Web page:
Evidence of neuroinflammation in fibromyalgia syndrome: a [18F]DPA-714 positron emission tomography study

Christina Mueller*, Yu Hua D. Fang, Chloe Jones, Jonathan E. McConathy, Fabio Raman, Suzanne E. Lapi, Jarred W. Younger

*Corresponding author for this work

Research output: Contribution to journalJournal Article peer-review

1 Scopus citations


This observational study aimed to determine whether individuals with fibromyalgia (FM) exhibit higher levels of neuroinflammation than healthy controls (HCs), as measured with positron emission tomography using [18F]DPA-714, a second-generation radioligand for the translocator protein (TSPO). Fifteen women with FM and 10 HCs underwent neuroimaging. Distribution volume (VT) was calculated for in 28 regions of interest (ROIs) using Logan graphical analysis and compared between groups using multiple linear regressions. Group (FM vs HC) was the main predictor of interest and TSPO binding status (high- vs mixed-affinity) was added as a covariate. The FM group had higher VT in the right postcentral gyrus (b = 0.477, P = 0.033), right occipital gray matter (GM; b = 0.438, P = 0.039), and the right temporal GM (b = 0.466, P = 0.042). The FM group also had lower VT than HCs in the left isthmus of the cingulate gyrus (b = -0.553, P = 0.014). In the subgroup of high-affinity binders, the FM group had higher VT in the bilateral precuneus, postcentral gyrus, parietal GM, occipital GM, and supramarginal gyrus. Group differences in the right parietal GM were associated with decreased quality of life, higher pain severity and interference, and cognitive problems. In support of our hypothesis, we found increased radioligand binding (VT) in the FM group compared with HCs in several brain regions regardless of participants' TSPO binding status. The ROIs overlapped with prior reports of increased TSPO binding in FM. Overall, increasing evidence supports the hypothesis that FM involves microglia-mediated neuroinflammation in the brain.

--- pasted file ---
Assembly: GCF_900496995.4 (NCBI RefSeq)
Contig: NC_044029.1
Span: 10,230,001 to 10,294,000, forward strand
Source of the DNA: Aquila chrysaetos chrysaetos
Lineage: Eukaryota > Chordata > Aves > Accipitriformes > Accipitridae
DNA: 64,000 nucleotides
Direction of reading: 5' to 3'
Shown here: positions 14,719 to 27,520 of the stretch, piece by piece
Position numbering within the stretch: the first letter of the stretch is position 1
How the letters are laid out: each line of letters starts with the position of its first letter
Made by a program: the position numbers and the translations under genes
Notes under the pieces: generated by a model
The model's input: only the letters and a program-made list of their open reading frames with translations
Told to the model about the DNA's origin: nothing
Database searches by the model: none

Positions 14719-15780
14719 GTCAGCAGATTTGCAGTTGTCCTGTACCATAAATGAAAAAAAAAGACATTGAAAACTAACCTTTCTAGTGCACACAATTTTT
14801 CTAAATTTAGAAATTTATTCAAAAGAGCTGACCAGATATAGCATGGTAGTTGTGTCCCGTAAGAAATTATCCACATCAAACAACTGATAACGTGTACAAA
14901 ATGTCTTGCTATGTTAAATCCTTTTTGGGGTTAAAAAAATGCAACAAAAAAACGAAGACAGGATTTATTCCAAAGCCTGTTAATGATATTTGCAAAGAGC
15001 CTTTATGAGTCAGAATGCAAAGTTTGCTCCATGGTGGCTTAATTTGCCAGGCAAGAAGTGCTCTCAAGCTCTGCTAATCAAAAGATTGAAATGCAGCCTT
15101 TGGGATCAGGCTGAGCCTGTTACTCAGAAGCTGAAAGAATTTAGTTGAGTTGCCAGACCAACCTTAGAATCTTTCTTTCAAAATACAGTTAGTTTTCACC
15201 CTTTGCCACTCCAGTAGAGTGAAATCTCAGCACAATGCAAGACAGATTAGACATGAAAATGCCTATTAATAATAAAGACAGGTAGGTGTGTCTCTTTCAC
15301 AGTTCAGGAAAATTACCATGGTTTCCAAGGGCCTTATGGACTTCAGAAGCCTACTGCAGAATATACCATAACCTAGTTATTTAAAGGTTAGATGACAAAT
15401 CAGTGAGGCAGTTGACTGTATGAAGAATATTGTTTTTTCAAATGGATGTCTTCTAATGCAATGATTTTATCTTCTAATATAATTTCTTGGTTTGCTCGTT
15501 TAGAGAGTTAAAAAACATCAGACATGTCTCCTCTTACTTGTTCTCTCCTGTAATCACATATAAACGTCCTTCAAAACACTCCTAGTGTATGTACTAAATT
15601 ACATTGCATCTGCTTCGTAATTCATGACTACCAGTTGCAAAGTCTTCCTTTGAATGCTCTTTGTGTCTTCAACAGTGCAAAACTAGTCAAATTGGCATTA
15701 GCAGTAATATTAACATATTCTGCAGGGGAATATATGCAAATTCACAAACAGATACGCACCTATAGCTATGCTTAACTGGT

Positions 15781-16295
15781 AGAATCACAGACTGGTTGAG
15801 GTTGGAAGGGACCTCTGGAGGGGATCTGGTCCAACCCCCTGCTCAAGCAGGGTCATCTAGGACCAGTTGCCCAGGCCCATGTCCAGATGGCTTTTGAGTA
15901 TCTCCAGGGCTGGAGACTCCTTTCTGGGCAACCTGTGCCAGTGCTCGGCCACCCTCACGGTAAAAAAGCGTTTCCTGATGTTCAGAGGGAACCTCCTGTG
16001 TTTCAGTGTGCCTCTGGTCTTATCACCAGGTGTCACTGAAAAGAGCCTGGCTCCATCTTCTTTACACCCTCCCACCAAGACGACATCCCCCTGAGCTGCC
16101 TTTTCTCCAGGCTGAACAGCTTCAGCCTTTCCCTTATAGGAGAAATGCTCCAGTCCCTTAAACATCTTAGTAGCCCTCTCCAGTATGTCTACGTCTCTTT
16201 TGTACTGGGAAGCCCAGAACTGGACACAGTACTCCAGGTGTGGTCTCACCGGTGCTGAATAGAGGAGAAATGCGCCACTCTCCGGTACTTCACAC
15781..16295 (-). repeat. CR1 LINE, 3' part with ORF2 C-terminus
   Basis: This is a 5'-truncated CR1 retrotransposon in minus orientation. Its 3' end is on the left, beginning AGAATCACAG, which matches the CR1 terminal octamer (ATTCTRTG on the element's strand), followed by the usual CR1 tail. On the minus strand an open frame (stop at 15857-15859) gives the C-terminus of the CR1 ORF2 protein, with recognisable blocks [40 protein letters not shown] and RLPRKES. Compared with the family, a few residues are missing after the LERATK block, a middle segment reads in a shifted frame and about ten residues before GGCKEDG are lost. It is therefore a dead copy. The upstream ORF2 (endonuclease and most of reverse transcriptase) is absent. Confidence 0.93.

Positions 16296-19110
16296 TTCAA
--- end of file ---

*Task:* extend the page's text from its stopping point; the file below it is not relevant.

Original languageEnglish
Pages (from-to)2285-2295
Number of pages11
Issue number10
StatePublished - 01 10 2023
Externally publishedYes

Bibliographical note

Copyright © 2023 The Author(s). Published by Wolters Kluwer Health, Inc. on behalf of the International Association for the Study of Pain.


  • DPA-714
  • Fibromyalgia
  • Neuroinflammation
  • Positron emission tomography
  • Translocator protein
  • Neuroinflammatory Diseases
  • Humans
  • Fibromyalgia/complications
  • Brain/diagnostic imaging
  • Receptors, GABA/metabolism
  • Quality of Life
  • Female
  • Positron-Emission Tomography/methods


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